If you’ve never ridden a dirt bike, it may be hard to understand the obsession. But if you have, just when you ride a nice Harley or a rocket-powered super bike, you get it: There’s nothing quite like it. You get a balance of the thrill of speed and also the ability to go nearly anywhere you want. The terrain that is completely off limits to other vehicles is your playground, and the possibilities are endless. But before you get on a dirt bike, particularly if you’re new to riding dirt bikes, you are going to want to take some precautions and understand some of the basics about dirt bikes. Here’s a brief breakdown.

Safety First

Every year, there are severe injuries and deaths as a result of accidents on dirt bikes. Dirt bikes are crazy fun, but they can also be ridiculously dangerous. The problem isn’t just the speed and the power of the bike. It’s the fact that both you and the bike can instantly become projectiles with just one small misstep. In order to reduce the chance of injury, you’re going to want to take some key precautions.

The primary piece of any motorcycle equipment is the helmet. Even if it’s not required in your area, wear your helmet. Even if none of your buddies are wearing theirs wear yours. The helmet provides legitimate protection for the head overall, the skull, and the brain. You can find good ones at any motorcycle dealer in the country, and you will certainly find them easily at motorcycle dealers in Michigan. Also you will want to invest in some safety gear as well. You don’t have to necessarily go all out with full body armor, but some of the basics such as knee and elbow pads are going to get you a good head start. Dirt biking is a great sport, but the best way to enjoy it is to make sure you are as safe as you can be in the process.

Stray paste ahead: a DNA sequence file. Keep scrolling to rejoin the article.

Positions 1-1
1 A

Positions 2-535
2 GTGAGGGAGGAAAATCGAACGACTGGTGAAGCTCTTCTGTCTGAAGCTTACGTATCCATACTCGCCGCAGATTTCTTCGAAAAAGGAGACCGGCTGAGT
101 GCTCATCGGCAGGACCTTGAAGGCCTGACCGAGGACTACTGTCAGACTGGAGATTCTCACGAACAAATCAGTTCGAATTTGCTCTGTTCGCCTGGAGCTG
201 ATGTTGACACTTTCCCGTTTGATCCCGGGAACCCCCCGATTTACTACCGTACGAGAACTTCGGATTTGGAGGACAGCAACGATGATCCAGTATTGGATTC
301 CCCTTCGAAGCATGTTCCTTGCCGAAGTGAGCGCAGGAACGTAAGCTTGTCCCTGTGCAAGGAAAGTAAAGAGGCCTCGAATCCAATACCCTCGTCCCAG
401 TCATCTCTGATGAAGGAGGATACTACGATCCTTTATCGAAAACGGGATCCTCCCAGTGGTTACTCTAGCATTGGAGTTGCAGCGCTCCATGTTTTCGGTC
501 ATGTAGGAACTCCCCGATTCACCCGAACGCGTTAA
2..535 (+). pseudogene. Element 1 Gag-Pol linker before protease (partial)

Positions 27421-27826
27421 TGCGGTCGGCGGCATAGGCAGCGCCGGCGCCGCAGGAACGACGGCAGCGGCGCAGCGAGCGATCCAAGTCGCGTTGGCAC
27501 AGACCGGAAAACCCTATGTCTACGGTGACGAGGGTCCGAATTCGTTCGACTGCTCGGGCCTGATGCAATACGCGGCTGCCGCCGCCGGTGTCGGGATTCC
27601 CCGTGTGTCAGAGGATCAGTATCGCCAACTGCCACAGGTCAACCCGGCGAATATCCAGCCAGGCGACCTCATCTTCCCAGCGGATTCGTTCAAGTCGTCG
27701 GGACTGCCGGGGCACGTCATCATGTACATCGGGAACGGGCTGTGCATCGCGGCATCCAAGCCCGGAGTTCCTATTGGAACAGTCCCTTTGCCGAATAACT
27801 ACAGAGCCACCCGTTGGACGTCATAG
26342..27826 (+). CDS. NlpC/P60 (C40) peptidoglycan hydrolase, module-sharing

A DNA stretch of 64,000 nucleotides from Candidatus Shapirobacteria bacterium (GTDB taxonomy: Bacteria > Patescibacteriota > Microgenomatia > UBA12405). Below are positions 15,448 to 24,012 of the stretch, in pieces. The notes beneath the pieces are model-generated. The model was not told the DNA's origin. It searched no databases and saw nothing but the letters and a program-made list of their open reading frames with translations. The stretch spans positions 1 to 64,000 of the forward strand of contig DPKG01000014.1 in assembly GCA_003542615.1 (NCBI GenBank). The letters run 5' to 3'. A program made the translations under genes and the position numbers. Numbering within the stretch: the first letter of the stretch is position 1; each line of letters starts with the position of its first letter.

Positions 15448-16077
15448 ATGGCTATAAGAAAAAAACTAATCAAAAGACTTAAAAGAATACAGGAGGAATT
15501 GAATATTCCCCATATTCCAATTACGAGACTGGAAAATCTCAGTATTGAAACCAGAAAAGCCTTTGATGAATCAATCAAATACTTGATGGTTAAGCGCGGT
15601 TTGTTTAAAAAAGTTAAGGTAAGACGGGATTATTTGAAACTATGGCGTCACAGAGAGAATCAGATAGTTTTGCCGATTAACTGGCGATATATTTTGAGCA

Learn How to Drive a Dirt Bike Properly

Yes, a dirt bike, in many ways, is a toy, but it is also a powerful machine that has to be respected. Motorcycling in general is something that requires extreme caution, and the same goes for riding dirt bikes. Learn how to handle the clutch, how to break, and how and when to engine break. Once you get the hang of things, spend some time checking out how your bike responds to different traction environments as well as how much acceleration is too much. You have to learn the parameters of your bike before going all out. Dirt bike equipment will protect you fairly well, but nothing protects you as well as good judgment.

Say No to Peer Pressure

When riding a dirt bike, it’s easy to get caught up in “one upsmanship.” The other folks you’re riding with went after a tricky line, so you decide to risk it, too. Or someone took a big jump, and you wanna give it a shot, too. Don’t get caught up in this kind of riding. Just ride your own style; don’t follow others. This way, you can have a lot of fun, be safe, and create some great dirt biking stories to tell for years and years.